Mr. Grey zeroed in on the “seems to be” just stated, and asked if that was strong enough evidence to justify the NPIs. Dr. Hinshaw referred then to an exhibit that showed over 60% of spread occurred during the pre-symptomatic period. Mr. Grey noted this appeared to based on modelling. Dr. Hinshaw said that the PCR testing only found about 25% of infections and that follow-ups proved more fruitful in analyzing pre-symptomatic spread. She conceded that it was not always possible to find exactly when infection occurred. She emphasized, however, that modelling was an important aspect of analyzing asymptomatic and pre-symptomatic spread. Mr. Grey then rephrased the question by asking if a person with symptoms had a much higher chance of spreading the disease. Dr. Hinshaw agreed, though qualified this by saying that most of the transmission appeared to be due to pre-symptomatic and asymptomatic spread because those with symptoms were either asked, or required, to stay at home.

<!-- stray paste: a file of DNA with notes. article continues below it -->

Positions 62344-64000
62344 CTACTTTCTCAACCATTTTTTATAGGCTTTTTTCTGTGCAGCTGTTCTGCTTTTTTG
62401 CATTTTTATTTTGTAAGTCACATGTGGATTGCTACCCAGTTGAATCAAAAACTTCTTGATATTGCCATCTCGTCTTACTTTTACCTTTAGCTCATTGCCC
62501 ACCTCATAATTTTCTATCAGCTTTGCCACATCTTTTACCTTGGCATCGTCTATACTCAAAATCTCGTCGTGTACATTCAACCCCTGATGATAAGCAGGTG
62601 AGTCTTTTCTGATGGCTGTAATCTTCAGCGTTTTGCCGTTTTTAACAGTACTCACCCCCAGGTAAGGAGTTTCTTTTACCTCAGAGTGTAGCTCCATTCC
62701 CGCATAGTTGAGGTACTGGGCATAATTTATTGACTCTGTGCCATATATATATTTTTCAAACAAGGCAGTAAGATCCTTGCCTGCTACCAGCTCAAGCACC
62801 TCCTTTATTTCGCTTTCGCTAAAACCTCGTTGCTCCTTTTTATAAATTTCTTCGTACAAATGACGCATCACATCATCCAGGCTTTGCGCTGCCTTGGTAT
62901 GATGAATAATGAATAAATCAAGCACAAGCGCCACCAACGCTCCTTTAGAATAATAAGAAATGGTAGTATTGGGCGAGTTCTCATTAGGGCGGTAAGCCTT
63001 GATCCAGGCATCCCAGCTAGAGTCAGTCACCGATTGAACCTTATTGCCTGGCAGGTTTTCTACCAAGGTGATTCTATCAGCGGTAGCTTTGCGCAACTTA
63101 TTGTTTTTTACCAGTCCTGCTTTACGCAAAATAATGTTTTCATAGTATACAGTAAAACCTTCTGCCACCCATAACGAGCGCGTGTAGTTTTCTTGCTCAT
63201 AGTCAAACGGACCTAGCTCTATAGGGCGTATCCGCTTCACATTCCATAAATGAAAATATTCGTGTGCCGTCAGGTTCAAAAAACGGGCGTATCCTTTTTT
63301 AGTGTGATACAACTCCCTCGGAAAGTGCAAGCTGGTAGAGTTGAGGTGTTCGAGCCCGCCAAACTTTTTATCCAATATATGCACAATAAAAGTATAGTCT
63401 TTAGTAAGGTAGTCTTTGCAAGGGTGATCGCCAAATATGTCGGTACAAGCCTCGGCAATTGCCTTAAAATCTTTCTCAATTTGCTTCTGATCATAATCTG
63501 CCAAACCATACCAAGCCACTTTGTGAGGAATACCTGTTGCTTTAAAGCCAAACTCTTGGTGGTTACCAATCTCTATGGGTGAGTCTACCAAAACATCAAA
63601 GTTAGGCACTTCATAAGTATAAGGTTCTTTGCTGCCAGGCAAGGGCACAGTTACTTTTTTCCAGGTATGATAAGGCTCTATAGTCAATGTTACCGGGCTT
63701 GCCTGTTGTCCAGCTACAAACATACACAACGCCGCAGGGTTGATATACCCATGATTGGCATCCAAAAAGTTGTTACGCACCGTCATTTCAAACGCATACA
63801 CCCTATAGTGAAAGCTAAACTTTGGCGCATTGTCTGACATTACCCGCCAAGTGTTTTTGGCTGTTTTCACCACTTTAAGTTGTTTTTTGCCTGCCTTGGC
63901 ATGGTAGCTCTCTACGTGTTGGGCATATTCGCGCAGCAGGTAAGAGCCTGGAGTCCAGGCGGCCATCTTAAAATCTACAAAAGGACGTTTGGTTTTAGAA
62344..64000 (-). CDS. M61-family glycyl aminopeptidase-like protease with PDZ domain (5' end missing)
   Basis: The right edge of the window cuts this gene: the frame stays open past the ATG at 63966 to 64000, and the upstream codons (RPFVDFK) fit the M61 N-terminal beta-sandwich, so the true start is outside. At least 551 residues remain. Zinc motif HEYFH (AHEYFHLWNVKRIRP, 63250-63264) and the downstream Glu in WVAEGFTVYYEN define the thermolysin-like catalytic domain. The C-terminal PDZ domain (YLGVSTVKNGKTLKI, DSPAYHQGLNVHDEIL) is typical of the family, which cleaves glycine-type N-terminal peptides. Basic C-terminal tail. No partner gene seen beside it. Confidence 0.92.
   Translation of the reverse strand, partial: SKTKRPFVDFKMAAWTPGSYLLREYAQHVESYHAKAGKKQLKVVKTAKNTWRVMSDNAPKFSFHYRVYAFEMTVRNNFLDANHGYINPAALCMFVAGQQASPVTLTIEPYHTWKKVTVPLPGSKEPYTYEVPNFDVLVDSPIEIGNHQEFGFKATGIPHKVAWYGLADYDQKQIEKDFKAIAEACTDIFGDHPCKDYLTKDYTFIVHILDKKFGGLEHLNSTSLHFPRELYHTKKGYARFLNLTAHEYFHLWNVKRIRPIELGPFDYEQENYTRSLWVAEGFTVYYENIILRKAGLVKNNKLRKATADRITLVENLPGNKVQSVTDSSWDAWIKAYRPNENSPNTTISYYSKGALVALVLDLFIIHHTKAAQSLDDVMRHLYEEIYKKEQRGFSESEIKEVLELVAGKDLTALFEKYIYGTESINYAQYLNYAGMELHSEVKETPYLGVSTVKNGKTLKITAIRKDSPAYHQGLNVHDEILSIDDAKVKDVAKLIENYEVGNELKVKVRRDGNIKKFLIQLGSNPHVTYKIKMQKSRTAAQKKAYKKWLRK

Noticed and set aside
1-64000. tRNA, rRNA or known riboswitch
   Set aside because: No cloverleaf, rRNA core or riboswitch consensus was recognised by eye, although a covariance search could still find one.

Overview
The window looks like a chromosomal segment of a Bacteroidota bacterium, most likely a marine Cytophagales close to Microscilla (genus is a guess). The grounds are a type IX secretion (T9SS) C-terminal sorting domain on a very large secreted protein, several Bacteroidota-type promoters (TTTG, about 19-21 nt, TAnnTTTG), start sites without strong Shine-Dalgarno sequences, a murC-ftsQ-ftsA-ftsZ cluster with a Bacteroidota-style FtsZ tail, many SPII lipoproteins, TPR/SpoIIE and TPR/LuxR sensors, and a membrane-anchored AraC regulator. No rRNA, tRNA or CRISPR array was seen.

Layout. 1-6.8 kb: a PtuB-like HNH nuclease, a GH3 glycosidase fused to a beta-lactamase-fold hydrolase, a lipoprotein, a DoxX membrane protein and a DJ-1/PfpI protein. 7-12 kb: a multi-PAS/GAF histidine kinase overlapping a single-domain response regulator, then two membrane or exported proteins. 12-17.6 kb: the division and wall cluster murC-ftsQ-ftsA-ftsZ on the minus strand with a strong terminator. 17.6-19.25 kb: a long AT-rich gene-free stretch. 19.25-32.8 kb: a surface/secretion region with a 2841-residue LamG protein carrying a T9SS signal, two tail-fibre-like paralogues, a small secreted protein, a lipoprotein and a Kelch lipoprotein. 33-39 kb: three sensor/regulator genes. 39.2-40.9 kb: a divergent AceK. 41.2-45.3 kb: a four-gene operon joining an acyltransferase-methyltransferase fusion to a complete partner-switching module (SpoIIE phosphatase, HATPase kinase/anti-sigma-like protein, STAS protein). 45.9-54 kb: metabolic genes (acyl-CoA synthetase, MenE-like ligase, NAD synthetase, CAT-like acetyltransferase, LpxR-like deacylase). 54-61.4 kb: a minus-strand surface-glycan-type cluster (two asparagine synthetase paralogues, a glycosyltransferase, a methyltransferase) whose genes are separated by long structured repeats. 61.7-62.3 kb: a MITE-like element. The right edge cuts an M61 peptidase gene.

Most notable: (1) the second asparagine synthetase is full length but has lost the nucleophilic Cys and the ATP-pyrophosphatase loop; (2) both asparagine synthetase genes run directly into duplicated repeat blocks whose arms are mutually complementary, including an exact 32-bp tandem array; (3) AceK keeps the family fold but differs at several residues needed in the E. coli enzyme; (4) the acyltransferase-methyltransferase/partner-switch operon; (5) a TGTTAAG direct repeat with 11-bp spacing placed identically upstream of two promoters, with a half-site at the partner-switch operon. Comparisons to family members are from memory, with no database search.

Mr. Grey noted that in the past, in dealing with infectious diseases, the focus has always been on quarantining the sick, those who had symptoms. He said that at some point there had to have been a decision not to go this route and he asked when the decision was made to go instead with “broad sweeping restrictions.” Dr. Hinshaw did not give a specific answer, but stated that the decision was made when it was observed that there was pre-symptomatic and asymptomatic transmission.